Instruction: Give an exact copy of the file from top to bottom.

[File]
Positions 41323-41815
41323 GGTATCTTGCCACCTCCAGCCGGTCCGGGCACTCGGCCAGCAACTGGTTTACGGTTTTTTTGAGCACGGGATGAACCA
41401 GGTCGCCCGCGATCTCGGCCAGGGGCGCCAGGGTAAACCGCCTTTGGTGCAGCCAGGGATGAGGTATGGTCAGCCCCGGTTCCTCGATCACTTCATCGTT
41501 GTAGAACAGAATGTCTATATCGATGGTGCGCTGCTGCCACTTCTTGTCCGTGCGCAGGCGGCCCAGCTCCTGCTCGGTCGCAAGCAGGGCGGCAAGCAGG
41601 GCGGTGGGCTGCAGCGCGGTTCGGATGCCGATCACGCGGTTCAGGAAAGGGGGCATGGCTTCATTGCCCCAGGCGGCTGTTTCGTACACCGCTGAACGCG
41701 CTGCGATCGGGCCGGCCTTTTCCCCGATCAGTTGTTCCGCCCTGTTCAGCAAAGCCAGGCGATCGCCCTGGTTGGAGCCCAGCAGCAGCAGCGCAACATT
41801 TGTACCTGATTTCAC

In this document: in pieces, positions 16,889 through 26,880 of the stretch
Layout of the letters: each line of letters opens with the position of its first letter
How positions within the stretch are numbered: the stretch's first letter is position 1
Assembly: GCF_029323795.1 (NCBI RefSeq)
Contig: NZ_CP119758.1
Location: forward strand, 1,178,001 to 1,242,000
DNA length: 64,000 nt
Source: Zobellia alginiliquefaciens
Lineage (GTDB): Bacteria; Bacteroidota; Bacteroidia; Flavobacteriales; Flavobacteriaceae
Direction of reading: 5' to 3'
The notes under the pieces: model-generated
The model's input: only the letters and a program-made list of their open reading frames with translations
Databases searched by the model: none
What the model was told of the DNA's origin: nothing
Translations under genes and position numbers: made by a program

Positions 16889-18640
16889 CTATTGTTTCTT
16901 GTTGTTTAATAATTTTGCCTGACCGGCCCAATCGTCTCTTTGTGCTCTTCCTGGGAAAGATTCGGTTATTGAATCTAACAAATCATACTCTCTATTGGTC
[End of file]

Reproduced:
Positions 41323-41815
41323 GGTATCTTGCCACCTCCAGCCGGTCCGGGCACTCGGCCAGCAACTGGTTTACGGTTTTTTTGAGCACGGGATGAACCA
41401 GGTCGCCCGCGATCTCGGCCAGGGGCGCCAGGGTAAACCGCCTTTGGTGCAGCCAGGGATGAGGTATGGTCAGCCCCGGTTCCTCGATCACTTCATCGTT
41501 GTAGAACAGAATGTCTATATCGATGGTGCGCTGCTGCCACTTCTTGTCCGTGCGCAGGCGGCCCAGCTCCTGCTCGGTCGCAAGCAGGGCGGCAAGCAGG
41601 GCGGTGGGCTGCAGCGCGGTTCGGATGCCGATCACGCGGTTCAGGAAAGGGGGCATGGCTTCATTGCCCCAGGCGGCTGTTTCGTACACCGCTGAACGCG
41701 CTGCGATCGGGCCGGCCTTTTCCCCGATCAGTTGTTCCGCCCTGTTCAGCAAAGCCAGGCGATCGCCCTGGTTGGAGCCCAGCAGCAGCAGCGCAACATT
41801 TGTACCTGATTTCAC

In this document: in pieces, positions 16,889 through 26,880 of the stretch
Layout of the letters: each line of letters opens with the position of its first letter
How positions within the stretch are numbered: the stretch's first letter is position 1
Assembly: GCF_029323795.1 (NCBI RefSeq)
Contig: NZ_CP119758.1
Location: forward strand, 1,178,001 to 1,242,000
DNA length: 64,000 nt
Source: Zobellia alginiliquefaciens
Lineage (GTDB): Bacteria; Bacteroidota; Bacteroidia; Flavobacteriales; Flavobacteriaceae
Direction of reading: 5' to 3'
The notes under the pieces: model-generated
The model's input: only the letters and a program-made list of their open reading frames with translations
Databases searched by the model: none
What the model was told of the DNA's origin: nothing
Translations under genes and position numbers: made by a program

Positions 16889-18640
16889 CTATTGTTTCTT
16901 GTTGTTTAATAATTTTGCCTGACCGGCCCAATCGTCTCTTTGTGCTCTTCCTGGGAAAGATTCGGTTATTGAATCTAACAAATCATACTCTCTATTGGTC